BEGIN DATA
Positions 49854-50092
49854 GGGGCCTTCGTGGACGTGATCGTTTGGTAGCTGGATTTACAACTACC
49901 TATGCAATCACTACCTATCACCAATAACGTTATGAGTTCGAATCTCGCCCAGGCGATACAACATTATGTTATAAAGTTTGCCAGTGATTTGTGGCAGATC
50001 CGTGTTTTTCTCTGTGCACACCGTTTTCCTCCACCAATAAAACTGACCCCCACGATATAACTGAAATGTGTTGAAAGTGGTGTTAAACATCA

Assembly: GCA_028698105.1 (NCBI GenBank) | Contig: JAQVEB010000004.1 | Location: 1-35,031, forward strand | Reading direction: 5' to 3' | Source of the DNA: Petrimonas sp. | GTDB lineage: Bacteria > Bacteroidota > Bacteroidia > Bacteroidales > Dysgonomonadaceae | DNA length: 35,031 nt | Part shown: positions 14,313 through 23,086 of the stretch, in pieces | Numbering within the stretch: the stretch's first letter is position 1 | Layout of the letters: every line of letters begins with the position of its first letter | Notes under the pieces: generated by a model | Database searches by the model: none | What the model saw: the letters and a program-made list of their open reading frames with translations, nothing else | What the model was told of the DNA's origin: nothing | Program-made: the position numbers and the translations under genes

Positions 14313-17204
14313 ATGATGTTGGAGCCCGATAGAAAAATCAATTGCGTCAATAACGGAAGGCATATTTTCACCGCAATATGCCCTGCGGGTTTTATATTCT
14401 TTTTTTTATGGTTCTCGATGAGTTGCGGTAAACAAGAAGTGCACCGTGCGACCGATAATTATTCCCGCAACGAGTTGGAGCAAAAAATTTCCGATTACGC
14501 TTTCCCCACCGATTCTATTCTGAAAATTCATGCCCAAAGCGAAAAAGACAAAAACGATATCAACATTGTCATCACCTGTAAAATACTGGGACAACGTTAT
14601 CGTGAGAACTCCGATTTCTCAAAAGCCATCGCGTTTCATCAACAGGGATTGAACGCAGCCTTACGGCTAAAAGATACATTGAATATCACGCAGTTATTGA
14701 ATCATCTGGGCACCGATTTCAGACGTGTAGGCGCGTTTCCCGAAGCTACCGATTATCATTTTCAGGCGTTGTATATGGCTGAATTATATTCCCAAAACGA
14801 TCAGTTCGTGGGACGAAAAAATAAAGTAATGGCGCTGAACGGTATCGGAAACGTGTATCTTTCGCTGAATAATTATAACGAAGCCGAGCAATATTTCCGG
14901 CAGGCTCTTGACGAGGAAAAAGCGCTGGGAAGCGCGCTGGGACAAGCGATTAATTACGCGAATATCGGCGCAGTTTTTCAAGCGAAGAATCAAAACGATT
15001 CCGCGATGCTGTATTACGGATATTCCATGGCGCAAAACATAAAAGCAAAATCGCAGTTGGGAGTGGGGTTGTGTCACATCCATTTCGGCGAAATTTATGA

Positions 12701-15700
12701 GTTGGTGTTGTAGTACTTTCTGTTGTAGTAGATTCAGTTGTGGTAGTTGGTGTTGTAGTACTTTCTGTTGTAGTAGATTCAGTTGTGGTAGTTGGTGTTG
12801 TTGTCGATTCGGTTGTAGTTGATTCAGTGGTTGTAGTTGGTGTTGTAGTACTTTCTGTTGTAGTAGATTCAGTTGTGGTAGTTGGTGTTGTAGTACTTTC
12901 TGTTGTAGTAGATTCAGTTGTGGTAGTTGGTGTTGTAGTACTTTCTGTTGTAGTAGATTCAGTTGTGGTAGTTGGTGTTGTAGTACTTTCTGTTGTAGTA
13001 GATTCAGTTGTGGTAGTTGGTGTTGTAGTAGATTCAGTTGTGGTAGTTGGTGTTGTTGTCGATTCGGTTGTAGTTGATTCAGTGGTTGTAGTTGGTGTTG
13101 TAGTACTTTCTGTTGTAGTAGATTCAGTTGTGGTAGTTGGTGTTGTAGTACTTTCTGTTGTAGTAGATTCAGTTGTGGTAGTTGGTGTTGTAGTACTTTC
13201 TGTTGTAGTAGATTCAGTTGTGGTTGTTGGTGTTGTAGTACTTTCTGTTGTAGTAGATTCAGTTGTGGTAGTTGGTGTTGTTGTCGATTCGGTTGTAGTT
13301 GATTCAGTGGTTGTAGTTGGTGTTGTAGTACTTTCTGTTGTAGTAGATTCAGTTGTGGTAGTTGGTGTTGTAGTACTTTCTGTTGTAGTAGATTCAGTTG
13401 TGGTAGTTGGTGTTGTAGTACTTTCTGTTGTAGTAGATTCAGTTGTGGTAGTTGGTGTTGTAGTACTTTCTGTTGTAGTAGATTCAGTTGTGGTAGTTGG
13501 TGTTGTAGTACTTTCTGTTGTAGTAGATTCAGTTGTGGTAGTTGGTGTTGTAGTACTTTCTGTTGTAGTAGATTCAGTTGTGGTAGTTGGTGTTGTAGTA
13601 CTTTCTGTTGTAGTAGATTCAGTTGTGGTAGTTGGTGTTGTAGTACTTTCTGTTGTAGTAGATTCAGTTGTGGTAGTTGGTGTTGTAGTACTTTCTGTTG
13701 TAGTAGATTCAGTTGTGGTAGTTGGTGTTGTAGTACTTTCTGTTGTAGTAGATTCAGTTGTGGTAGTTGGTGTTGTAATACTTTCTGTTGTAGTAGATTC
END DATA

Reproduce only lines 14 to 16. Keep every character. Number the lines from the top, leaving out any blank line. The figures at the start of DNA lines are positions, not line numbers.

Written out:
15001 CCGCGATGCTGTATTACGGATATTCCATGGCGCAAAACATAAAAGCAAAATCGCAGTTGGGAGTGGGGTTGTGTCACATCCATTTCGGCGAAATTTATGA

Positions 12701-15700
12701 GTTGGTGTTGTAGTACTTTCTGTTGTAGTAGATTCAGTTGTGGTAGTTGGTGTTGTAGTACTTTCTGTTGTAGTAGATTCAGTTGTGGTAGTTGGTGTTG